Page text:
School Agriculture Programme (SAP)


“Agricultural Education is the systematic format study of agricultural activities. Agricultural education is the opportunity to attain knowledge, skills, attitudes and understanding needed for the systematic production of useful plants and animals for human use.

“Is there a place for agricultural education in agricultural development?” The response appears obvious. “If you give a child seeds, tools, a plot of land and a little help, he/she will make a garden”. Even if a child cannot make the garden; at least he/she will get the basic knowledge of agriculture by just touching the soil, seeing different sizes, shapes and varieties of seeds and handling tools etc.

Today, the most popular reasons for gardening relate to inflation, the cost of food and availability of food. But as educators want more than that, we are interested in total value of any topic that needs to be covered in teaching in schools to achieve the nation’s objective “WHOLESOME EDUCATION.”

Consider another aspect of this type of food production is nutrition. It is very likely that the schools’ diet would include few if any of the vegetables and meats produced in the school farm. Adding different vegetables in the diets make people healthier and make them to have satisfaction of eating something that has produced economically. It is not only cheap but also readily available, safe and fresh too. These varieties of foodstuffs produced in the school farm would significantly help to balance the diet of students of boarding schools. Even the day school students could share their creative ideas and skills that they have gained from school with their parents and improve their food habits replicating the same practice in their parents’ back yards.


  • To stimulate the sense of dignity of labour.
  • To impart lifelong skill of self sufficiency through farming.
  • To promote age old traditional of farming with improvised techniques.
  • To apply prior learning of making integrated farming scientific and meaningful.
  • To understand school agriculture as the fundamental basis for self-reliance and sustainability of a GNH society.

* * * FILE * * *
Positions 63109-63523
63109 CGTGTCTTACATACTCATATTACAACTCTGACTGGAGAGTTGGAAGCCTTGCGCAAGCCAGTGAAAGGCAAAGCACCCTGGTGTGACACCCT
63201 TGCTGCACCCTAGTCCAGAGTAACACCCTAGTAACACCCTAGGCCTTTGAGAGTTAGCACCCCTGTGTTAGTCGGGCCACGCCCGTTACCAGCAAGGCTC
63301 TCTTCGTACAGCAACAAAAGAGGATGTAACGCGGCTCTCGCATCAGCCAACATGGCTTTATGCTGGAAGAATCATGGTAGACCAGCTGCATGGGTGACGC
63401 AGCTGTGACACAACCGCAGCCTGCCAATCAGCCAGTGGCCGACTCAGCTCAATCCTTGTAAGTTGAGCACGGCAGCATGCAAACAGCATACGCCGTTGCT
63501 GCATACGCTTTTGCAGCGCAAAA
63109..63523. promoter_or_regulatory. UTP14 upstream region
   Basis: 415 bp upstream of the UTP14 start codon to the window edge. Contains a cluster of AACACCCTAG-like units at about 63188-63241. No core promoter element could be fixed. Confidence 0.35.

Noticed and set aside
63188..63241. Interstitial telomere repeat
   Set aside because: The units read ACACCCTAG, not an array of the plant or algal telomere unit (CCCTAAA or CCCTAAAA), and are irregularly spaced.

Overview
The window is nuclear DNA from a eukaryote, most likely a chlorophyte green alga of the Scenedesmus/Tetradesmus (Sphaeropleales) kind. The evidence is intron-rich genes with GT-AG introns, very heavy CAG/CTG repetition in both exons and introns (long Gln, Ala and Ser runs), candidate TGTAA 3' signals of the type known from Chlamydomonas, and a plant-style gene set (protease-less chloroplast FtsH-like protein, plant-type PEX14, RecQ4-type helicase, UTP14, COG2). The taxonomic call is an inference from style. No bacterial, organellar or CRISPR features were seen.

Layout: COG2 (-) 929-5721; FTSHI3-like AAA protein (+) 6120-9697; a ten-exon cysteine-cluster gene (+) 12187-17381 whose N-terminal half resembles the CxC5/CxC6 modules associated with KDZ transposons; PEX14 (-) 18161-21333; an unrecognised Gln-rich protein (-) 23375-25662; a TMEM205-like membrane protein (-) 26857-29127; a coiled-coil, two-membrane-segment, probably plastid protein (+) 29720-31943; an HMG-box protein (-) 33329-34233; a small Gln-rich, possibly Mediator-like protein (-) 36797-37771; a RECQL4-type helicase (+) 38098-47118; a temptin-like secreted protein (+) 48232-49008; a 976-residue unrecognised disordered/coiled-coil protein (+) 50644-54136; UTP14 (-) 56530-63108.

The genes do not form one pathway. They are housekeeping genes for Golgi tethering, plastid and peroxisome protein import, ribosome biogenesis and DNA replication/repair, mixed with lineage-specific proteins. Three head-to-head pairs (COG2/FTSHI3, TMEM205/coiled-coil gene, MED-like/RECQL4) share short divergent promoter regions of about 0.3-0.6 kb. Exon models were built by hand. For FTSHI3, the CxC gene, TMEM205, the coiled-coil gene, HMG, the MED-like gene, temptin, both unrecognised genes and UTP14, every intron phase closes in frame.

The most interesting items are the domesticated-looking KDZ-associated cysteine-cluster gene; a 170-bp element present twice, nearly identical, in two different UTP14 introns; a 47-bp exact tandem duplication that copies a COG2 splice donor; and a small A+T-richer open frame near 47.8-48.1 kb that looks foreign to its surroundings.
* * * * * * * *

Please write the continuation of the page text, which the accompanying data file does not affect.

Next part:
• To regard and practice agriculture as foundational learning, sustaining the fundamental association between plants, animals, human and the environment.
  • To provide basic knowledge, skills and values of integrated farming (forestry, vegetable and fruits production, livestock, horticulture, crops preservation of indigenous food crops, food values & nutrition)


  • The membership to the club should be open as per their interest and abilities.
  • The club should composite of 20-30 members.
  • The coordinator should have working plan for smooth functioning of the club.
  • Divide the club members into different groups to work effectively to produce high yield.
  • The coordinator will arrange sufficient number of tools required in the field.
  • Orient theories on agriculture education to the members before they work in the field.
  • Arrange manure in the vegetable garden to consider the products as organic.
  • Equally divide the agriculture plot for the collaborative groups (if possible to the classes).
  • Distribute saplings of all vegetables to the collaborative groups equally.
  • Orient collaborative group leaders and captains in the area of transplanting, watering, staking, weeding and tendering of the vegetable saplings.
  • Prepare standard rate for different vegetables to be sold in the school mess and to the outsiders.
  • The products from the field will be sold in the school mess and find market for the excess product.
  • Maintaining clear record of opening balance, expenditure, income and closing balance of
  • the year for auditing.
  • 50% of respective CG agricultural income to be retained as a seed fund and another 50% will be rewarded to the respective CG.